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But the aspect of Intention on which I plan to focus is its relevance to a long-standing debate within Austrian economics, running back to Hayek’s 1937 article “Economics and Knowledge,”24 as to whether the economy has a tendency to equilibrium, and whether an affirmative answer would require supplementing the a priori logic of choice with empirical information about the capacities of rational agents to notice profit opportunities and learn from mistakes.  Israel Kirzner has answered yes to the first, on the grounds that there is indeed a human tendency to pick up on information that serves our ends, but no to the second, on the grounds that this tendency is not an auxiliary empirical assumption but is built into the praxeological nature of human action as such:25  

The idea I reject is this: there is successful entrepreneurship, there is unsuccessful entrepreneurship, and it’s a toss-up which is going to outweigh which in the end. ... The fundamental Misesian insight into human action is that it involves a tendency to be right rather than to be wrong. People have an interest in being right. They do not have an interest in being wrong. This definitely, distinctively weights the tendency of human action in the direction of being right.26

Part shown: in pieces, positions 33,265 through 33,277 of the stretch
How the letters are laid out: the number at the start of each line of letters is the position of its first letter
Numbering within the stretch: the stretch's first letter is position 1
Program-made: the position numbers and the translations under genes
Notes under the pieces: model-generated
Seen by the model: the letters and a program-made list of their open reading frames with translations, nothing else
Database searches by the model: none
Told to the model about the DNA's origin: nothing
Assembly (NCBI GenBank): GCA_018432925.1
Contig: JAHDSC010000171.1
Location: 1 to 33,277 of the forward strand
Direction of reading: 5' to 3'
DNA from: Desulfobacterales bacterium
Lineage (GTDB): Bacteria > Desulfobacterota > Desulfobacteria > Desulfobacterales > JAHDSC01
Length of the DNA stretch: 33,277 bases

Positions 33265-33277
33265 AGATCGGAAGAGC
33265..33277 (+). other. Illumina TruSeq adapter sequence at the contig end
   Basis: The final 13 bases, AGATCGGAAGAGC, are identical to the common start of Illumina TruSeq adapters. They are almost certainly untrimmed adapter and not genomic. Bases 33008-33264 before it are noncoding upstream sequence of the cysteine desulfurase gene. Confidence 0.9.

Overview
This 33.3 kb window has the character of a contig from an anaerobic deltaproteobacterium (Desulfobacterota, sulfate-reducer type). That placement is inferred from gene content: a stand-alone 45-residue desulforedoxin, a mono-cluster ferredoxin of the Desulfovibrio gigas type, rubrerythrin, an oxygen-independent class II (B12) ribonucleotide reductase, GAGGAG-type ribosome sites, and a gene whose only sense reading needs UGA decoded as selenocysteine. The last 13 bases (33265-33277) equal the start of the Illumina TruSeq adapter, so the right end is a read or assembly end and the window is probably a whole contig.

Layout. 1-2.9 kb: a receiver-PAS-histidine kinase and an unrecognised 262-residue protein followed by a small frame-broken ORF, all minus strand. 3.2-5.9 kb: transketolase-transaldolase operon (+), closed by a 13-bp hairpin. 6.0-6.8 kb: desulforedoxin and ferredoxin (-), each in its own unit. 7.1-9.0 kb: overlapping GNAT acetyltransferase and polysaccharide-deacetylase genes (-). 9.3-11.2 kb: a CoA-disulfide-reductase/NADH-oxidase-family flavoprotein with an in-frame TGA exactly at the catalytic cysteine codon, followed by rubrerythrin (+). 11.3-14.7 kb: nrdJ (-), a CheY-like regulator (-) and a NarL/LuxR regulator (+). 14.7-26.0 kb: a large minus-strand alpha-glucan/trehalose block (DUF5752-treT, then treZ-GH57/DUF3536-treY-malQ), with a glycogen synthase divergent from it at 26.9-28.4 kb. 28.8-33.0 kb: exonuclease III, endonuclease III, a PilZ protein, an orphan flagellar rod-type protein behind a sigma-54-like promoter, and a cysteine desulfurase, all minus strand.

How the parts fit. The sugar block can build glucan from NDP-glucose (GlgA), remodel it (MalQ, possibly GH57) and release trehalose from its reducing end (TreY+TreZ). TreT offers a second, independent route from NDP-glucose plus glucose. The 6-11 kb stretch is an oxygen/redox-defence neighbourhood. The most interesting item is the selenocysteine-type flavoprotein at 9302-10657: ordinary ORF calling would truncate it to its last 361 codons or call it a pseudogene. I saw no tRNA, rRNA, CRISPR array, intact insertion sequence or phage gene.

Guido Hülsmann, on the other hand, has argued that a Kirznerian tendency toward equilibrium must be ruled out on praxeological grounds:

There could be no such thing as an economic law that presupposed the existence of equilibrium, or even its mere tendency to exist, for such a law would contradict the nature of human choice. Since man is free, he can err at any time. Nothing in the nature of human action warrants the claim that man never errs (state of permanent equilibrium) or even that he

24 Friedrich A. Hayek, “Economics and Knowledge,” Economica New Series 4 (February 1937), pp. 33-54.

25 Israel M Kirzner, Perception, Opportunity, and Profit: Studies in the Theory of Entrepreneurship (University of Chicago Press, 1979), pp. 29-31.

26 Israel Kirzner, “Between Mises and Keynes,” Austrian Economics Newsletter 17, no. 1 (Spring 1997).

R. T. Long – Wittgenstein, Praxeology, and Frege’s Three Realms – p. 17

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